Like all of PCA’s international student body, when the lockdown was approaching in France, our BFA Film Art majors were forced to decide whether to stay in France or head back to their home countries. A group of them saw the opportunity to document their return home, in these most unusual circumstances, and to consider the various perspectives and reactions to this shared international experience. Here PCA faculty Alexis Niki tells us about the project, and what it has taught her as a teacher.
In mid-March, along with the rest of the PCA community, JiaLi (Jerry) Ding, Yao (Franklin) Cheng, and JiaXin (Rocky) Zuo learned that the PCA campus was closing and they would have to fly home. They were left with two days to pack everything up and find plane tickets. Nevertheless, these friends and colleagues in the Film Art program saw a creative opportunity. Together with YingQui (Megan) Wong, they grabbed cameras and filmed their journeys to three different cities: Los Angeles, Beijing, and Shanghai. Jerry and Franklin used the shared footage to create two different documentary shorts about the variety of perspectives and responses to the COVID-19 crisis that the friends encountered along the way.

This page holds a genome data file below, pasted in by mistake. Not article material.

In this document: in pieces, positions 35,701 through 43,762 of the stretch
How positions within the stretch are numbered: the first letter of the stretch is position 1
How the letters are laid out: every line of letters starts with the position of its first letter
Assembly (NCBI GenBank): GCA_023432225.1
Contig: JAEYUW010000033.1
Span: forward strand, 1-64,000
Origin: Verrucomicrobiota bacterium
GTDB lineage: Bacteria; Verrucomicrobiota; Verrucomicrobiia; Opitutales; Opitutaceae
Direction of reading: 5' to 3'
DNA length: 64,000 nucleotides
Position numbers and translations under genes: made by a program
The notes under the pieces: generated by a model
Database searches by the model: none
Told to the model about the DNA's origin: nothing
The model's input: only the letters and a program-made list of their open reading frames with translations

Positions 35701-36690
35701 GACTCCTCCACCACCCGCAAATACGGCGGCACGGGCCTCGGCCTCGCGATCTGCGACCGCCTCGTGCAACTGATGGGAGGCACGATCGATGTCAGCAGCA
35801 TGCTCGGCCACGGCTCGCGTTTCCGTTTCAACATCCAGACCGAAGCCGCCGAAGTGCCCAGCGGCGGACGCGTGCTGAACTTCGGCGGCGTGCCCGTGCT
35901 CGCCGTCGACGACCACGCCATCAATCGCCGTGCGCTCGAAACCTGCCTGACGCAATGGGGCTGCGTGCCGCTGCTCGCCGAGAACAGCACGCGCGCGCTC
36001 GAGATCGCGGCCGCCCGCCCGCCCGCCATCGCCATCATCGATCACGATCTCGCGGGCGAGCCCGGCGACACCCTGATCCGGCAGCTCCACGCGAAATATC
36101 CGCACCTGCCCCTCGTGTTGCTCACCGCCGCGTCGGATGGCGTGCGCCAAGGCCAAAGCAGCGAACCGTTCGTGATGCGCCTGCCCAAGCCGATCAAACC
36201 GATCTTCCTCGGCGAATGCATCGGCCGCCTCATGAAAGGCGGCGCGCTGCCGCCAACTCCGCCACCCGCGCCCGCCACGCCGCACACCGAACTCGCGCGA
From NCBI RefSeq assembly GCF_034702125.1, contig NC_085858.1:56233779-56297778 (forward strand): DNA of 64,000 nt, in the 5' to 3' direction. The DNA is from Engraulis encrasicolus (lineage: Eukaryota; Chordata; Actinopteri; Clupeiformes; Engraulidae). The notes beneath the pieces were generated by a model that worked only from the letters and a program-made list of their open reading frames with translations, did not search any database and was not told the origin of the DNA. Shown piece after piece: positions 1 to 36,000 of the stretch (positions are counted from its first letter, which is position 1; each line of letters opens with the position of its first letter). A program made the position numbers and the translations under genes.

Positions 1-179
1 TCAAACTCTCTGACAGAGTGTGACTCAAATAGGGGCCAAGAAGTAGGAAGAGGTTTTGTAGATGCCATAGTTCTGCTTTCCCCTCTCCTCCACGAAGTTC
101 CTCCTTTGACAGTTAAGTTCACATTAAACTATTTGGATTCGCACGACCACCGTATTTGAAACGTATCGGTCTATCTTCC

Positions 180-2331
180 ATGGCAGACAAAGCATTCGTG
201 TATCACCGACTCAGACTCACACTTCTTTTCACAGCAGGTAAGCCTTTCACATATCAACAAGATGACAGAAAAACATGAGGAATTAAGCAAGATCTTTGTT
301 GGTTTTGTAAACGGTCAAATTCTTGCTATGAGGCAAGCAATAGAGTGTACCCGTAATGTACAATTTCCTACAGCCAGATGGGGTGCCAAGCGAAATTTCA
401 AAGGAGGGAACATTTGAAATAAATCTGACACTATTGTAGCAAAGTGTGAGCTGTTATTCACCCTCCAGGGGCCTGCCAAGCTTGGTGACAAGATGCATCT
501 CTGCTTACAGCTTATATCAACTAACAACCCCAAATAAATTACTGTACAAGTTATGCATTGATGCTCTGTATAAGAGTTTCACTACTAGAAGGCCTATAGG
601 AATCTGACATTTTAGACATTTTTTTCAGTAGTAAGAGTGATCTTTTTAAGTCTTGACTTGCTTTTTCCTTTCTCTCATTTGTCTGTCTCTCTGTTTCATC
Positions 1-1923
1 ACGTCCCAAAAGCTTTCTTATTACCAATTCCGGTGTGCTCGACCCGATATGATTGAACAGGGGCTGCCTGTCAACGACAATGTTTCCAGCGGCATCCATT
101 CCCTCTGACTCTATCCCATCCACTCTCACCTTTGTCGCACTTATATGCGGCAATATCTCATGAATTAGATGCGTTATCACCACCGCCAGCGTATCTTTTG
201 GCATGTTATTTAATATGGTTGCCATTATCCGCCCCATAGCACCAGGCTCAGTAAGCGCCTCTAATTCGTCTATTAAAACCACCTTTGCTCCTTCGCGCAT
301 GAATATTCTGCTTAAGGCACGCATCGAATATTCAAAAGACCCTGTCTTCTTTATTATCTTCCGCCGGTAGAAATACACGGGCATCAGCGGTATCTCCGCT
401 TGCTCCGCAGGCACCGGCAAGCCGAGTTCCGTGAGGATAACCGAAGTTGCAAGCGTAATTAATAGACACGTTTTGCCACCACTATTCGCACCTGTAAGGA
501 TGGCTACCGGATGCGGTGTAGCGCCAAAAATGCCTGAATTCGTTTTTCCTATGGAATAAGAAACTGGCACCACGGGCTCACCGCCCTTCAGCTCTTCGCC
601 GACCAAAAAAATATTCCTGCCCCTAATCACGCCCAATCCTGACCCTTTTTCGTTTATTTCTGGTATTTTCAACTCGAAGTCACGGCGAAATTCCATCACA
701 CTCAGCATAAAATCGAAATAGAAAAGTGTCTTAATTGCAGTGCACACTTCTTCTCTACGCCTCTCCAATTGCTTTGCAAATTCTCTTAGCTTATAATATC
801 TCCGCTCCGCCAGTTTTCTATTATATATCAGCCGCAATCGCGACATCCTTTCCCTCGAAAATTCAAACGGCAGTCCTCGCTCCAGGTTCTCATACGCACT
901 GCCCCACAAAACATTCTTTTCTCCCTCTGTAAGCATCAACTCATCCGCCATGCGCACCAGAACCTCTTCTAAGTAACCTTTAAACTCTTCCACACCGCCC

In subsequent weeks, whenever I talked to Jerry and Franklin via Zoom, they would tell me about their films. Seeing their enthusiasm, I encouraged them to bring their projects into our Media Based Writing class. Their early cuts had all the basic elements, but needed better structuring. I knew that working on paper would help them make sense of the jumble of footage, find a narrative through-line, and develop their “characters.” I asked them to write an outline, and then as they progressed, to expand that outline into a script. The resulting script was a technical tool—a working document—rather than a stand-alone creative expression. Nevertheless, both Jerry and Franklin saw the merits of this back-and-forth dialogue between paper and screen. “The paper outline helped a lot!” says Jerry. “It’s the thing I kept looking back at as I did my final editing. I wish we had had a better plan before we started shooting. We are missing so many establishing shots. But still, the paper outline is a great help, especially as I go back to the footage in search of specific elements.”
Jerry and Franklin turned a crisis into an opportunity for learning by doing — and as a result inspired me to stretch myself as a teacher. The experience has given me greater freedom to follow students, to use their own interests to guide them toward the stories they want to tell, no matter where they begin the process. It’s an approach I will be applying even after we return to the classroom.
You can watch the final cut on JiaLi Ding’s YouTube channel – 回家录 Go Home Club – A short documentary by JiaLi Ding.